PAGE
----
COVID-19 Death Toll May Be Worse Due to Overdose and Suicide

Further Tragedy can be prevented with Community-Based Solutions

paper boat in bowl of soup

Local communities must find new ways to meet the needs of those suffering today. We can change the outcome by creatively deploying effective, local community-based solutions.

With coronavirus deaths now over 70,000 Americans (that we know of), another deadly threat lurks in the background. As many as 75,000 more Americans could die because of drug or alcohol misuse and suicide as a result of the coronavirus pandemic, according to an analysis conducted by the national public health group Well Being Trust, reported CNN today.

The Well Being Trust projected this mortality rate based on data from past unemployment, isolation, and uncertainty of an end date for the pandemic. For example, in 2019 about 3.6 percent of workers were unemployed, and today, unemployment stands at 14.7 percent. Since April, 20.5 million jobs have been lost reported the New York Times.  Some economists are predicting this number to go to 20 percent.

During the Great Recession, the unemployment rate was also 15 percent, and during that time the United States saw some of the highest numbers in suicide and drug overdose (OD) deaths, reports CNN Health.

“Unemployment during the Great Recession was associated with an increase in suicide deaths and drug overdose deaths,” according to the Well Being Trust.

Suicide Already an Epidemic

The Centers for Disease Control and Prevention regularly releases the ten leading causes of death. Its most recent report listed suicide as the 10th leading cause of death for adults, and the second-leading cause of death for youths under the age of 18.

Therefore, when we consider the ongoing risk of the coronavirus epidemic, its devastating impact to our society goes well beyond the deaths associated directly with the virus.

Substance Abuse and Mental Health Services (SAMHSA) reports that the most vulnerable to suicide are those with mental health issues. Those who do not have access to care are at greater risk. Drug use also plays an important role, since substance abuse leads to impulsive and negative mood changes. Often, we cannot determine if an OD death is accidental or suicide.

Suicide and OD Deaths Are Preventable

When access to good and affordable care is available, the rates of overdose and suicide go down. SAMHSA’s suicide prevention research funding also shows that training, technical assistance, and evidence-based treatment lower death rates. 

Addressing the many major mental health issues facing Americans, including suicide and overdose, is important to our community health. Finding local or community programs with evidence-based treatment is a key solution in preventing addiction and suicide, according to SAMHSA.

“We’ve responded to the opioid crisis in this country as if it was only about opioids when, in reality, it’s driven by deeper issues associated with mental health, addiction, pain and suffering,” says Well Being Trust’s chief strategy officer Dr. Benjamin F. Miller. “Without a clear framework for comprehensively addressing mental health and addiction, we will continue to tinker and play whack-a-mole looking for solutions.”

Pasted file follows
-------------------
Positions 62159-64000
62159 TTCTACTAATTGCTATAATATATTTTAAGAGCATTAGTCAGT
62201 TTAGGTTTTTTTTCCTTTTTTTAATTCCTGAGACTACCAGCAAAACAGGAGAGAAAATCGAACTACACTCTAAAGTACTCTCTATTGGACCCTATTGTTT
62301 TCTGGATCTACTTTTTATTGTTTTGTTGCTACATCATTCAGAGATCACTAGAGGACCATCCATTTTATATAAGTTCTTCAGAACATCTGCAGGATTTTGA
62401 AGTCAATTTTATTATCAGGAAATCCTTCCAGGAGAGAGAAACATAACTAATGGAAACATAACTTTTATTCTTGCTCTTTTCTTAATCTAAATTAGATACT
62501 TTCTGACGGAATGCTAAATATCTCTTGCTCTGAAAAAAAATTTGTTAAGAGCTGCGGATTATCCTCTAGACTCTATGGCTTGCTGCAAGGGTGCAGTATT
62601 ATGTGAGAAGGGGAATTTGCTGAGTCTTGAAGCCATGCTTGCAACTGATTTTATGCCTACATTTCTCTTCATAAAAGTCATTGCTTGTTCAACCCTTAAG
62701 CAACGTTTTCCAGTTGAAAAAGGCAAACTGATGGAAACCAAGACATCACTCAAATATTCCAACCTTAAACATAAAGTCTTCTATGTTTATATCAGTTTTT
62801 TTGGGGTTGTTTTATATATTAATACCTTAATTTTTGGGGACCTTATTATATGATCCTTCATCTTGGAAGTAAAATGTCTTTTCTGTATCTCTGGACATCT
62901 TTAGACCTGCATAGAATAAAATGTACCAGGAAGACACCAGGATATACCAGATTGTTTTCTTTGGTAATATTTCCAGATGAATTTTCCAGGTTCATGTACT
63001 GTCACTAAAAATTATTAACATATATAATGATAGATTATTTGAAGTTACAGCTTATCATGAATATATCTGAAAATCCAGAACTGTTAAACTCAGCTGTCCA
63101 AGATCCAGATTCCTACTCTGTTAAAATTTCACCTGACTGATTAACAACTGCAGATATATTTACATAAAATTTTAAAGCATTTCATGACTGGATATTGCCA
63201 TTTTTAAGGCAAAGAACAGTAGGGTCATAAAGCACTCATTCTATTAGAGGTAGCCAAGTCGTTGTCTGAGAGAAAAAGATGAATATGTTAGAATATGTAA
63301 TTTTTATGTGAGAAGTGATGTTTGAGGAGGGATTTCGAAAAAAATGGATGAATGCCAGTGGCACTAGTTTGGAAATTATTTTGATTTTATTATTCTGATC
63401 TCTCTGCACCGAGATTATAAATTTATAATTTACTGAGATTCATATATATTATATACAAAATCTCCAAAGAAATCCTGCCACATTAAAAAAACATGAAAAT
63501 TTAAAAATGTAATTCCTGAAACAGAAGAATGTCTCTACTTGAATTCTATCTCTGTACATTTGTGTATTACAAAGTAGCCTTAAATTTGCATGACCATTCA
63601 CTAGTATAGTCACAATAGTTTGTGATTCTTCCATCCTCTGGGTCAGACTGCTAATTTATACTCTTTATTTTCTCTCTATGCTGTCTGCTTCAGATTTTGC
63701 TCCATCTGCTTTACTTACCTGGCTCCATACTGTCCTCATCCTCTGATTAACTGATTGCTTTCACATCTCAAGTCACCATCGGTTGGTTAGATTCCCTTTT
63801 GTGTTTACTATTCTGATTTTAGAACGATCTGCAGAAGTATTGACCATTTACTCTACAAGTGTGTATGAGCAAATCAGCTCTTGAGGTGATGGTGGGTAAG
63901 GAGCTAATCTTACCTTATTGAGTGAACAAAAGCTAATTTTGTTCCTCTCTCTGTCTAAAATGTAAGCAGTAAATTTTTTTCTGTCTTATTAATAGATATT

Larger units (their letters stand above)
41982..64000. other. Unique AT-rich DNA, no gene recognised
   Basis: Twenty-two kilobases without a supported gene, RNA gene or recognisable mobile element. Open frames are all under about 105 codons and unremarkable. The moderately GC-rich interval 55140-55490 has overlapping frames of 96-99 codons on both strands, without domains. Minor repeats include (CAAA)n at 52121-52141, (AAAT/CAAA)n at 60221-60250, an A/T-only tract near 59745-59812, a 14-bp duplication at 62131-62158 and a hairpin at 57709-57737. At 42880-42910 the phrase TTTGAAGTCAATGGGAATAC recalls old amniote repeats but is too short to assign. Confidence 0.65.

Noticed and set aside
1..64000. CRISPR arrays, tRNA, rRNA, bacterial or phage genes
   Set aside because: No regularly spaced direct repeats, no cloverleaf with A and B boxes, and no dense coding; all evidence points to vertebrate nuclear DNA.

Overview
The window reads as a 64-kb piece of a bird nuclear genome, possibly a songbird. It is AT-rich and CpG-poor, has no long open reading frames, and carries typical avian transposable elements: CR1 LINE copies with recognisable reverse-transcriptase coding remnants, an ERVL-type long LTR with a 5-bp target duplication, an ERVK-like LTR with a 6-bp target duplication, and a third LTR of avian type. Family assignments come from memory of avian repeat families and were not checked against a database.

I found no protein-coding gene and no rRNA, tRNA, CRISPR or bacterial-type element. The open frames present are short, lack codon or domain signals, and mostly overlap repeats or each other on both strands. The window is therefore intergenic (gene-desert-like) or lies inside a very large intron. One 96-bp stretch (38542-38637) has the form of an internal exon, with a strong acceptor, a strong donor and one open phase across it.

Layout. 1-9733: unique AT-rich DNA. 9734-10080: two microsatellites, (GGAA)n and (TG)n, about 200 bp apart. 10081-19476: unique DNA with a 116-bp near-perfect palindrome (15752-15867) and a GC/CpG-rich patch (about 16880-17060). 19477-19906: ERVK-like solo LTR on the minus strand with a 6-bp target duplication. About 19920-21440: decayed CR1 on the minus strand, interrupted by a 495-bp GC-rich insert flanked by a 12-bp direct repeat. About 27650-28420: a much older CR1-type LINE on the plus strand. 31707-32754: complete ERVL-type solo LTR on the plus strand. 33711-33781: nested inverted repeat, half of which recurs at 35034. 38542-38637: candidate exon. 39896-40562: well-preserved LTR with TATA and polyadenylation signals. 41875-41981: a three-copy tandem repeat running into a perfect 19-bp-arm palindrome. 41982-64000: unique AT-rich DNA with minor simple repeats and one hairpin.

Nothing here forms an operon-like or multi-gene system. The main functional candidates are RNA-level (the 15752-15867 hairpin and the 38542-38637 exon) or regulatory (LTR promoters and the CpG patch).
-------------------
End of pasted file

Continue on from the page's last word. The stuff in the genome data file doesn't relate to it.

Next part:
Miller said it is necessary for local communities to find new ways to meet the needs of those suffering today. He warns that the risk of an additional 75,000 deaths during this time from suicide and overdose are based on what has happened in the past, and that we can change the outcome today. We can make this change by creatively deploying effective, local community-based solutions.

GET HELP Provides Community-Based Solutions

GET HELP has been actively working with our municipal partners, elected and appointed officials, homeless shelters, and service providers.

GET HELP has loaded city-sponsored emergency and crisis services into the GET HELP App, adding to the already rich database of 20,000 service providers and professionals in the Los Angeles area.

Specialized searches also can be found at GET HELP’s COVID-19 Resources, including emergency shelters, food banks, showers, LGBTQ resources, mental health services, senior grocery hours, hand-washing stations, and even resources for state legislators.

GET HELP’s Facility Management Platform as a Service (PaaS) is now being deployed in multiple homeless shelters around Los Angeles, as the city implements its own emergency response to COVID-19.

It Takes a Team to Produce Results

“A coordinated model is working in communities around the US,” writes GET HELP Advisory Board Chair, Lloyd Sederer, MD. “It takes a team to produce results, including judges, peer counselors, and treatment providers, as well as the clients themselves,” says Dr. Sederer.

This is reported further in A Circle of Care Is a Growing Standards in Recovery on the GET HELP website blog, which has specific elements, including:

  • Social service agencies working with treatment facilities.
  • Direct referrals to mental health programs.
  • Connecting people in recovery with sober living organizations.


GET HELP envisions a world where everyone can access quality mental health, homelessness, addiction, and other urgently needed services when they need it, in real time. If you would like to get involved, please contact us. We have products and services for municipalities, service providers, professionals, and the public. Let us know your area of expertise, and we will help direct you to the right resource.

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